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4808.0 - Illicit Drug Use, Sources of Australian Data, 2001  
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Contents >> 3. Health issues

Examples of available data

  • Between 1979 and 1999, the standardised death rate from drugs other than alcohol and tobacco increased by 79%, from five to nine deaths per 100,000 persons, driven primarily by increases in deaths of males from opiates.

    Source: Australian Bureau of Statistics 2001, Australian Social Trends, 2001,Cat. no. 4102.0, ABS, Canberra.

  • In 1998, opiate dependence, abuse or poisoning accounted for 52% of male and 42% of female hospital episodes attributable to the use of illicit drugs.

    Source: Ridolfo, B. and Stevenson, C. 2001, The quantification of drug-caused mortality and morbidity in Australia, 1998, Australian Institute of Health and Welfare, Canberra.

  • In 2000, approximately 53% of people with a history of injecting drug use who were seen at needle and syringe programs, tested positive to hepatitis C.

    Source: National Centre in HIV Epidemiology and Clinical Research 2001, HIV/AIDS, viral hepatitis & sexually transmissible infections in Australia Annual Surveillance Report 2001, NCHECR, University of New South Wales, Sydney.

  • In 1997, 4.9% of Australians aged 18 to 34 years had a drug use disorder.

    Source: Hall, W., Teesson, M., Lynskey, M. & Degenhardt, L. 1998, The Prevalence in the Past Year of Substance Use and ICD-10 Substance Use Disorders in Australian Adults: Findings from the National Survey of Mental Health and Well-being, NDARC Technical Report No. 63, National Drug and Alcohol Research Centre, University of New South Wales, Sydney.

3.1 Introduction

Illicit drug use is associated with a range of adverse effects on both physical and mental health. These may result from the immediate pharmacological action of the substance (e.g. overdose and other adverse effects), long term impact (e.g.consequential mental and behavioural disorders) and/or the lifestyle associated with obtaining and using an illicit substance (e.g. blood-borne viral infections, exposure to violence). Some of these health issues are directly and obviously related to illicit drug use. However, in other areas which may impact directly on health, the role of illicit drugs is not as obvious (e.g. inadequate diet).

Information on the health outcomes of illicit drug use comes mainly from the records of health service providers (such as hospitals and doctors), public health administration records (e.g. notifications of infectious diseases) and registrations of deaths. However, medical intervention does not occur for many relatively minor mental and physical conditions resulting from illicit drug use, nor for some episodes of serious conditions such as non-fatal overdoses. Consequently, the use of administrative data sources will under-estimate the occurrence of some health conditions. Further, administrative records provide little information on the poor lifestyle behaviours often associated with long-term illicit drug use.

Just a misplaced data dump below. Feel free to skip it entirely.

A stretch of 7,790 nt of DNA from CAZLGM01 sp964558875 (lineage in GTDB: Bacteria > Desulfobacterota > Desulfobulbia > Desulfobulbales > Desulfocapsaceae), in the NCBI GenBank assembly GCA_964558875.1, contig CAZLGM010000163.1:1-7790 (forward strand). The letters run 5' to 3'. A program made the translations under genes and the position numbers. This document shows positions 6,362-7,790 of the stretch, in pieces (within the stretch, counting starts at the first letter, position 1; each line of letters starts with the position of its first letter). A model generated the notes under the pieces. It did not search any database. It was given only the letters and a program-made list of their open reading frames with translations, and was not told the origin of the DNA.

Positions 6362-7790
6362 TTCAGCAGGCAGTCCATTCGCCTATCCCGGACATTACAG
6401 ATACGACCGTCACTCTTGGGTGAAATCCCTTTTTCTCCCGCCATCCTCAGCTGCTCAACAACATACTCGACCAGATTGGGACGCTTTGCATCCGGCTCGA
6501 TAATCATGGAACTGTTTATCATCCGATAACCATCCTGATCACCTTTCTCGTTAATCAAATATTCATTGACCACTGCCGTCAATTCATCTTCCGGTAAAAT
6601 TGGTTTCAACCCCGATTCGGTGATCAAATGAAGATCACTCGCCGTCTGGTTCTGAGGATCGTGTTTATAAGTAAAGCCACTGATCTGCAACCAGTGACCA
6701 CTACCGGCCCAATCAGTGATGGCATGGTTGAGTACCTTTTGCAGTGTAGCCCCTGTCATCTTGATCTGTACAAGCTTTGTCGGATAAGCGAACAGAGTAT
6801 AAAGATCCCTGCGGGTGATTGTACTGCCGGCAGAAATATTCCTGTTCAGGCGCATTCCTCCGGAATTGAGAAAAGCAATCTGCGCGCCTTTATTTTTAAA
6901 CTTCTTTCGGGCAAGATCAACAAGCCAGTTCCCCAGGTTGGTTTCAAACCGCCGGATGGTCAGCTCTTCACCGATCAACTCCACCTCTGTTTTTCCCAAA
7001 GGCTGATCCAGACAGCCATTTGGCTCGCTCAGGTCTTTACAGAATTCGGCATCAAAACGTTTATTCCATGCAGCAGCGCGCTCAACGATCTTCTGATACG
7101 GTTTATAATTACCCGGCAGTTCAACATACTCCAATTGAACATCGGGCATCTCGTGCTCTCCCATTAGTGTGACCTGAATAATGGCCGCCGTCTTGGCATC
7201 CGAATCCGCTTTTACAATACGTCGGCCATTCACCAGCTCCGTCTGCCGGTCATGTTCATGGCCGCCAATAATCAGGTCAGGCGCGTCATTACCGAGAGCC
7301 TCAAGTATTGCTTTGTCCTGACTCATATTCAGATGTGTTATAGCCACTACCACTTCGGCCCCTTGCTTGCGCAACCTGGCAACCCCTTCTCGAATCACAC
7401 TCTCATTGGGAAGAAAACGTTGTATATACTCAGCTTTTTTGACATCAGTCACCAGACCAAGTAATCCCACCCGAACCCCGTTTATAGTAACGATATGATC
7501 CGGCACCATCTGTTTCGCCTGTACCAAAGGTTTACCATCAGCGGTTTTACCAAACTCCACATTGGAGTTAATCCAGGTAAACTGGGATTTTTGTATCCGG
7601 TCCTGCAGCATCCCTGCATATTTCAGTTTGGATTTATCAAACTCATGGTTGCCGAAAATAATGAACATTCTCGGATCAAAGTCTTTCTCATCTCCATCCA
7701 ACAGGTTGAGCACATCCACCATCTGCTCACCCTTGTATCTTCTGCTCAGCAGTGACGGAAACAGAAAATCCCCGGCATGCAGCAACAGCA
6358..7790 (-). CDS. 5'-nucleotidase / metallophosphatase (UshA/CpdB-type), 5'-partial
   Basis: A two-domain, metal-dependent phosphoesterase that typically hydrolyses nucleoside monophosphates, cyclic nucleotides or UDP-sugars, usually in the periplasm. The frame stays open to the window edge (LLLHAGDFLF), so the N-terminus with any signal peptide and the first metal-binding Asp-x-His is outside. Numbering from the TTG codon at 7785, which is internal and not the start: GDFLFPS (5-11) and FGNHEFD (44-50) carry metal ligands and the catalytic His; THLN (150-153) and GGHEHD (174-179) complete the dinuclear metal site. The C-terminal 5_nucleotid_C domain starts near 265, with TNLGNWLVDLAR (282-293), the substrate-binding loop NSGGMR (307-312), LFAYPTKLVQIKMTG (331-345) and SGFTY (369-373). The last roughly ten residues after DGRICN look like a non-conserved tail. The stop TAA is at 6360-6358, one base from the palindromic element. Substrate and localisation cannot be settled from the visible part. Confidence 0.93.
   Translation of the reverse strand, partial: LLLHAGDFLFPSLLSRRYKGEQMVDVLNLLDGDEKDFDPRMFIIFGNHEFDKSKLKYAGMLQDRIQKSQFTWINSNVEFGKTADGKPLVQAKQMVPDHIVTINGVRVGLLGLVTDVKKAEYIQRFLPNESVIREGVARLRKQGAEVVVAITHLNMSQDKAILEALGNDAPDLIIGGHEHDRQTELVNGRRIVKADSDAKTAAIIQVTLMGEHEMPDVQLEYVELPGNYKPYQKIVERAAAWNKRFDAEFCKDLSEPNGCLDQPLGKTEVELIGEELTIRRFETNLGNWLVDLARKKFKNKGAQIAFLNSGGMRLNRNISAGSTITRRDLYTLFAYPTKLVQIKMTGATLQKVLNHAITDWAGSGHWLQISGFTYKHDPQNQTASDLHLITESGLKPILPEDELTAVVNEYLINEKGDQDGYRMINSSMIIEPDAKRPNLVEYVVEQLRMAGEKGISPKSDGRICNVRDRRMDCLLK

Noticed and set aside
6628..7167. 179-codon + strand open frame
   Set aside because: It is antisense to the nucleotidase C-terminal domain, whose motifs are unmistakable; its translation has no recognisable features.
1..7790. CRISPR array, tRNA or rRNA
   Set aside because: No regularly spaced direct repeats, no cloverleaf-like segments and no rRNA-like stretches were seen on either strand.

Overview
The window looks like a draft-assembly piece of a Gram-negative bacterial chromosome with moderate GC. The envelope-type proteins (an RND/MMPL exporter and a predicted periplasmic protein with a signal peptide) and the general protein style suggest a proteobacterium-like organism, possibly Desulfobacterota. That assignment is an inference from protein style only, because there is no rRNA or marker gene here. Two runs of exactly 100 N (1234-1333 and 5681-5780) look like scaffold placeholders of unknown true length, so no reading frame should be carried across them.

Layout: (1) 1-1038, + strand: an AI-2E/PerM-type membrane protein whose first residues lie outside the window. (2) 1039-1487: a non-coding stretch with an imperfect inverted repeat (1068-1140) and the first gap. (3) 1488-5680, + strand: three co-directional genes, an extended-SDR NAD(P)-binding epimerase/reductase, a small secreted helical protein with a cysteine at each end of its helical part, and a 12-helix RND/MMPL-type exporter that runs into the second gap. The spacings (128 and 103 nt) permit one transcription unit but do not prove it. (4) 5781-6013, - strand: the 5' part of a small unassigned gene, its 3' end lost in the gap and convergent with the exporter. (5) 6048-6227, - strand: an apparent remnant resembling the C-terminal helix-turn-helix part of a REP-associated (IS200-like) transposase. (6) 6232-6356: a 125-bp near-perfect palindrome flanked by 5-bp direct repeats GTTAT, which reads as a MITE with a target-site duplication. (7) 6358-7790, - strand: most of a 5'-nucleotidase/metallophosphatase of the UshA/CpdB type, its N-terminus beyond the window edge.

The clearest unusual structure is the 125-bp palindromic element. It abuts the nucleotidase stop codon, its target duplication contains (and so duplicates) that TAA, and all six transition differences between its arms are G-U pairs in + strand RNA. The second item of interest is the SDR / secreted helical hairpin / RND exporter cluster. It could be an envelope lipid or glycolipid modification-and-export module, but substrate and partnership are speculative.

Surveys can be used to assess the prevalence and social impact of these non-recorded conditions. For example, personal interviews can give information on the habits of injecting drug users which may contribute to their risk of contracting infectious diseases, or the extent of overdose experiences which occur without medical intervention.

This chapter outlines the main sources of national data regarding health outcomes from illicit drug use, categorised into deaths, health services, injecting drug users and other sources. Data issues relating to the identified sources are subsequently discussed, followed by a listing of identified gaps in available data.

Further details of each primary dataset are listed in Appendix 1, including the data items available and contact details. Data quality issues discussed in Chapter 7, for both administrative or survey data, are relevant to these sources.

3.2 Data sources

3.2.1 Deaths

Causes of Death collection (Appendix 1, A1.5) and National Mortality Database (Appendix 1, A1.21)

The major source of information on drug-related deaths is the Causes of Death collection maintained by the Australian Bureau of Statistics (ABS). The ABS collates and processes death information from all State and Territory Registrars of Births, Deaths and Marriages. National data are available in hardcopy from 1907 and electronically from 1968. Each year the Australian Institute of Health and Welfare (AIHW) obtains the ABS-processed deaths data from the Registrars and adds these records to their National Mortality Database, which contains time series data from 1964.

Information from each 'Medical Certificate of Cause of Death' is coded by the ABS according to the International Classification of Diseases (ICD). The ABS applies ICD rules for determining the underlying cause of death from the conditions and/or injury information provided on the death certificate and relevant information obtained from the coroner's office. The primary purpose of mortality coding is to identify the underlying cause of death. This is defined as the condition, disease or injury which initiated the train of events leading directly to death.